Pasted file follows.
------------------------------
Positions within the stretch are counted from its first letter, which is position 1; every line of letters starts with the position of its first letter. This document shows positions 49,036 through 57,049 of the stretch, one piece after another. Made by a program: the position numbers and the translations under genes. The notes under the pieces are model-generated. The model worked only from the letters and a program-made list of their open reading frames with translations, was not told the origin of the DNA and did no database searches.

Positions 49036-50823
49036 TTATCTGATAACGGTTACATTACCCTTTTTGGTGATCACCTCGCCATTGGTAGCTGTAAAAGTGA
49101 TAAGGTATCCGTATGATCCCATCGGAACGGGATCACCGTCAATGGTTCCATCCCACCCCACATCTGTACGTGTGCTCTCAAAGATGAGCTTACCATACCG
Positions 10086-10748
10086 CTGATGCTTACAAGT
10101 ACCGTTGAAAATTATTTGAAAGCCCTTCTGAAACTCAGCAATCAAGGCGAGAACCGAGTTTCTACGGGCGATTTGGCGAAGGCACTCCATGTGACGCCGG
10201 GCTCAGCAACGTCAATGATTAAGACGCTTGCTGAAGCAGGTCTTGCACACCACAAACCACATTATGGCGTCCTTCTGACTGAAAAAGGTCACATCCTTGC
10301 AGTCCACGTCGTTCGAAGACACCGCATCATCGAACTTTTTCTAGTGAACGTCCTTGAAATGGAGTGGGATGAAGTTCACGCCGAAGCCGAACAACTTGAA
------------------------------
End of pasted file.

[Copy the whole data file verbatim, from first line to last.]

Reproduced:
Positions within the stretch are counted from its first letter, which is position 1; every line of letters starts with the position of its first letter. This document shows positions 49,036 through 57,049 of the stretch, one piece after another. Made by a program: the position numbers and the translations under genes. The notes under the pieces are model-generated. The model worked only from the letters and a program-made list of their open reading frames with translations, was not told the origin of the DNA and did no database searches.

Positions 49036-50823
49036 TTATCTGATAACGGTTACATTACCCTTTTTGGTGATCACCTCGCCATTGGTAGCTGTAAAAGTGA
49101 TAAGGTATCCGTATGATCCCATCGGAACGGGATCACCGTCAATGGTTCCATCCCACCCCACATCTGTACGTGTGCTCTCAAAGATGAGCTTACCATACCG
Positions 10086-10748
10086 CTGATGCTTACAAGT
10101 ACCGTTGAAAATTATTTGAAAGCCCTTCTGAAACTCAGCAATCAAGGCGAGAACCGAGTTTCTACGGGCGATTTGGCGAAGGCACTCCATGTGACGCCGG
10201 GCTCAGCAACGTCAATGATTAAGACGCTTGCTGAAGCAGGTCTTGCACACCACAAACCACATTATGGCGTCCTTCTGACTGAAAAAGGTCACATCCTTGC
10301 AGTCCACGTCGTTCGAAGACACCGCATCATCGAACTTTTTCTAGTGAACGTCCTTGAAATGGAGTGGGATGAAGTTCACGCCGAAGCCGAACAACTTGAA